More than three decades have passed since the first case of AIDS was reported. Reports of the disease began in June of 1981. It was a killer disease with little mercy for anyone it attacked. Doctors scrambled to find out what caused the illness and how they could stop it in its tracks. Unfortunately, that was not going to happen any time soon. The fact that it appeared to be a “gay disease” did not make it any easier to deal with.
It was not until 1987 that a drug to slow the effects of AIDS was approved by the Food and Drug Administration. That drug was AZT, but there were drawbacks because it often caused debilitation on the part of the patient. AIDS still existed, but it was soon termed HIV because the medical community realized that getting HIV did not mean patients would get full blown AIDS. More and more drugs are available today than they were thirty years ago, but they do not cure the disease. The newest drugs bring HIV down to a non-detectable level. It is still there and that is why they are still searching for a cure, from what Lee G. Lovett had said.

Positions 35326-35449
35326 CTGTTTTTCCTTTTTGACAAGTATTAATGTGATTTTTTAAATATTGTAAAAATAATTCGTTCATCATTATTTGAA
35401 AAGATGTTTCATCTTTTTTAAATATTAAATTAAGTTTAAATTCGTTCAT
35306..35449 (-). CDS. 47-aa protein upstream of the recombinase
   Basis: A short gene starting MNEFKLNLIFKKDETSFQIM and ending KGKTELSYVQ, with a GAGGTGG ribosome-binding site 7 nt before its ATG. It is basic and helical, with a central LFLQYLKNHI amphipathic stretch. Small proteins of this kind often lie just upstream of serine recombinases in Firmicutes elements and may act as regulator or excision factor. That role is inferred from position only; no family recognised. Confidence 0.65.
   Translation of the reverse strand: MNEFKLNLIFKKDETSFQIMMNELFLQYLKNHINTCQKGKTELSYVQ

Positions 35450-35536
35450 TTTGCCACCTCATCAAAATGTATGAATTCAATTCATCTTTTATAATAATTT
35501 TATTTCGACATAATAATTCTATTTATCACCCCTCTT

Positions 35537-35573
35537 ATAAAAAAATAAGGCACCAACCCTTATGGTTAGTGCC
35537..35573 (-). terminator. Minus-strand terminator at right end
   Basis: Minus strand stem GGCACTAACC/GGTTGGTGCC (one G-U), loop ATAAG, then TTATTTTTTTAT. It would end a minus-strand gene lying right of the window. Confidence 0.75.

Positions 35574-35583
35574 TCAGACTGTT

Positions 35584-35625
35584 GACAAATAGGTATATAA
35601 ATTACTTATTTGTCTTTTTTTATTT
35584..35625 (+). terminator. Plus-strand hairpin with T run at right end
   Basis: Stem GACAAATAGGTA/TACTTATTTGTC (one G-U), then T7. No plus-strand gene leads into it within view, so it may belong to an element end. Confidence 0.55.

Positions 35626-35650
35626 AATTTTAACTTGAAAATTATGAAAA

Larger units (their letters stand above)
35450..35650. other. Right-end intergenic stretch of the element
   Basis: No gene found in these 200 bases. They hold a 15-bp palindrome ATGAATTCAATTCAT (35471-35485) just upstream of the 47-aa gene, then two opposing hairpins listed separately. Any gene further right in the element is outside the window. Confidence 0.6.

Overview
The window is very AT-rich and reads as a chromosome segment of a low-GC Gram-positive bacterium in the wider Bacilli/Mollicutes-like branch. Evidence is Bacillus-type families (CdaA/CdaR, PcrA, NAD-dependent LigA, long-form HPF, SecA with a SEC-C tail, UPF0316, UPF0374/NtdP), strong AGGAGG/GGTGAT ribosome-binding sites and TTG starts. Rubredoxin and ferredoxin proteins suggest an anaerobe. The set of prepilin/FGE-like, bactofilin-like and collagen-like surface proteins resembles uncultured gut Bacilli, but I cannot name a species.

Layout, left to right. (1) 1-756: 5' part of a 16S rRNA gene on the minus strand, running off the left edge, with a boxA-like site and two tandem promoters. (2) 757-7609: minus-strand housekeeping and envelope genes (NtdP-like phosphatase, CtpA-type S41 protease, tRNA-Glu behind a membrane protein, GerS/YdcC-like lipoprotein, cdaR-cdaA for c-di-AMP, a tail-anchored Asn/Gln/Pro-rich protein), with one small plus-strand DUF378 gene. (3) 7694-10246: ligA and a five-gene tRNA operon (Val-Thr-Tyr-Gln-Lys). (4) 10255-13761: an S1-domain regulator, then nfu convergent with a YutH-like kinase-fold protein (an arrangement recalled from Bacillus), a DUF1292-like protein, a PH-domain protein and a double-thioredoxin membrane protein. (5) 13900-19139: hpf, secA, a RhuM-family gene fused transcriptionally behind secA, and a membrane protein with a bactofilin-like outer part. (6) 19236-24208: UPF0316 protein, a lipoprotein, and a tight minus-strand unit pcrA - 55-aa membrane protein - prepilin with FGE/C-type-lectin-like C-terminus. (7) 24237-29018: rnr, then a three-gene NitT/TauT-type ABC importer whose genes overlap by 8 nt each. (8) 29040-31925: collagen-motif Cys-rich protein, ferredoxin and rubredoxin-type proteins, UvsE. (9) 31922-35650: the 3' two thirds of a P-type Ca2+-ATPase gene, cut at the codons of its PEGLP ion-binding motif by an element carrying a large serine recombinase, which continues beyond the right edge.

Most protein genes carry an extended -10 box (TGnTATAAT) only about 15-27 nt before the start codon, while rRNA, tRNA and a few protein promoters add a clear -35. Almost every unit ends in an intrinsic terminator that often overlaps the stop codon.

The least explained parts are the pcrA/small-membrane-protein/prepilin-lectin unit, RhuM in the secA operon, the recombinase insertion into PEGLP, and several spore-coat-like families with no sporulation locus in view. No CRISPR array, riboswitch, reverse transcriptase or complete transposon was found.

It will be an amazing day for the medical community and the general public when an actual cure is found for AIDS. Scientists are working hard to free the world of the disease so that no one ever dies from it again. Patients who suffer from AIDS will be eternally grateful, and for the first time in decades, AIDS will be a disease that new generations will look at the same way they do the common cold. A cure is on the horizon.